Self-Reported Personality Variability Across the Social Network Is Associated With Interpersonal Dysfunction

Allan Clifton, Laura E. Kuper

Research output: Contribution to journalArticle

15 Citations (Scopus)

Abstract

We describe 2 studies (n=52 and n=82) examining variability in perceptions of personality using a social network methodology. Undergraduate participants completed self-report measures of personality and interpersonal dysfunction and then subsequently reported on their personalities with each of 30 members of their social networks. Results across the 2 studies found substantial variability in participants' perceived personalities within their social networks. Measures of interpersonal dysfunction were associated with the amount of variability in dyadic ratings of personality, specifically Agreeableness and Openness to Experience. Results suggest that personality variability across interpersonal contexts may be an important individual difference related to social behavior and dysfunction.

Original languageEnglish (US)
Pages (from-to)359-390
Number of pages32
JournalJournal of Personality
Volume79
Issue number2
DOIs
StatePublished - Apr 1 2011

Fingerprint

Social Support
Personality
Social Behavior
Individuality
Self Report

ASJC Scopus subject areas

  • Social Psychology

Cite this

Self-Reported Personality Variability Across the Social Network Is Associated With Interpersonal Dysfunction. / Clifton, Allan; Kuper, Laura E.

In: Journal of Personality, Vol. 79, No. 2, 01.04.2011, p. 359-390.

Research output: Contribution to journalArticle

@article{8f0b9f018a18412f80d41acd25acaf07,
title = "Self-Reported Personality Variability Across the Social Network Is Associated With Interpersonal Dysfunction",
abstract = "We describe 2 studies (n=52 and n=82) examining variability in perceptions of personality using a social network methodology. Undergraduate participants completed self-report measures of personality and interpersonal dysfunction and then subsequently reported on their personalities with each of 30 members of their social networks. Results across the 2 studies found substantial variability in participants' perceived personalities within their social networks. Measures of interpersonal dysfunction were associated with the amount of variability in dyadic ratings of personality, specifically Agreeableness and Openness to Experience. Results suggest that personality variability across interpersonal contexts may be an important individual difference related to social behavior and dysfunction.",
author = "Allan Clifton and Kuper, {Laura E.}",
year = "2011",
month = "4",
day = "1",
doi = "10.1111/j.1467-6494.2010.00686.x",
language = "English (US)",
volume = "79",
pages = "359--390",
journal = "Journal of Personality",
issn = "0022-3506",
publisher = "Wiley-Blackwell",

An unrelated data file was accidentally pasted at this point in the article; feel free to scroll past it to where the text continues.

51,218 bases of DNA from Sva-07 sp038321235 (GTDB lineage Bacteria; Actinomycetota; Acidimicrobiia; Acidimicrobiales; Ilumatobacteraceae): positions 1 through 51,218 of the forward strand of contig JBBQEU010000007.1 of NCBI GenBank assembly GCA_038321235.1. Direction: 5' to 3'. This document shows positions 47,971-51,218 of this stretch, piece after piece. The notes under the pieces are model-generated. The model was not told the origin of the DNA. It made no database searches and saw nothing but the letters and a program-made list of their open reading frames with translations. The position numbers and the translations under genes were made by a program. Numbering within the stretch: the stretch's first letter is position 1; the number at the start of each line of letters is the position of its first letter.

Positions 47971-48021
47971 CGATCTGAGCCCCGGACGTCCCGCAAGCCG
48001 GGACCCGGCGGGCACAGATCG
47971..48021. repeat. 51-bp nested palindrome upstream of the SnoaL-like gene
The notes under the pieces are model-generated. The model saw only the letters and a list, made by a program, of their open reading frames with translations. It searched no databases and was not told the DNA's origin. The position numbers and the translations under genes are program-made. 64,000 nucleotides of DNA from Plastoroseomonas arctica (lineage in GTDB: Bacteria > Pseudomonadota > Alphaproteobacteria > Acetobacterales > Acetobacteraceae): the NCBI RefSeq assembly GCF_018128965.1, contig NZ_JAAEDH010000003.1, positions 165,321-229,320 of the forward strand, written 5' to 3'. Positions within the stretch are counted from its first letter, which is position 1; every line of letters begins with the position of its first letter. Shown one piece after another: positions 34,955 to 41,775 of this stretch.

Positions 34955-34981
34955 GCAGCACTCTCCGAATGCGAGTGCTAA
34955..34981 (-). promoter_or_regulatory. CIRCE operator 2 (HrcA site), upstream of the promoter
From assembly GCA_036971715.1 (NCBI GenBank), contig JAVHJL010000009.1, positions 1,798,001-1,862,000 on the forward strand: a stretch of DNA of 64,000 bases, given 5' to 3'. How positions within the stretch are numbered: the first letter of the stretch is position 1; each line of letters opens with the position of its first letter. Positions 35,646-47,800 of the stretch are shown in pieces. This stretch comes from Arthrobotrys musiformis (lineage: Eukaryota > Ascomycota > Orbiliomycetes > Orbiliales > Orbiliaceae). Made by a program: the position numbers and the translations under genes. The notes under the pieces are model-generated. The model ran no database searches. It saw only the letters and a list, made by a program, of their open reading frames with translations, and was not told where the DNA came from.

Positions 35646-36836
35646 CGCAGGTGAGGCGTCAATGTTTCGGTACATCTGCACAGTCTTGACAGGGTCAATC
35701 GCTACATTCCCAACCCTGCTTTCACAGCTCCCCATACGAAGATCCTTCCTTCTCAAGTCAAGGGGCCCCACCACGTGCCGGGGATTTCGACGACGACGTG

number = "2",

}

TY - JOUR

T1 - Self-Reported Personality Variability Across the Social Network Is Associated With Interpersonal Dysfunction

AU - Clifton, Allan

AU - Kuper, Laura E.

PY - 2011/4/1

Y1 - 2011/4/1

N2 - We describe 2 studies (n=52 and n=82) examining variability in perceptions of personality using a social network methodology. Undergraduate participants completed self-report measures of personality and interpersonal dysfunction and then subsequently reported on their personalities with each of 30 members of their social networks. Results across the 2 studies found substantial variability in participants' perceived personalities within their social networks. Measures of interpersonal dysfunction were associated with the amount of variability in dyadic ratings of personality, specifically Agreeableness and Openness to Experience. Results suggest that personality variability across interpersonal contexts may be an important individual difference related to social behavior and dysfunction.

AB - We describe 2 studies (n=52 and n=82) examining variability in perceptions of personality using a social network methodology. Undergraduate participants completed self-report measures of personality and interpersonal dysfunction and then subsequently reported on their personalities with each of 30 members of their social networks. Results across the 2 studies found substantial variability in participants' perceived personalities within their social networks. Measures of interpersonal dysfunction were associated with the amount of variability in dyadic ratings of personality, specifically Agreeableness and Openness to Experience. Results suggest that personality variability across interpersonal contexts may be an important individual difference related to social behavior and dysfunction.

UR - http://www.scopus.com/inward/record.url?scp=79952658686&partnerID=8YFLogxK

UR - http://www.scopus.com/inward/citedby.url?scp=79952658686&partnerID=8YFLogxK

U2 - 10.1111/j.1467-6494.2010.00686.x

DO - 10.1111/j.1467-6494.2010.00686.x

M3 - Article

C2 - 21395592

AN - SCOPUS:79952658686

VL - 79

SP - 359

EP - 390

JO - Journal of Personality

JF - Journal of Personality

SN - 0022-3506

IS - 2

ER -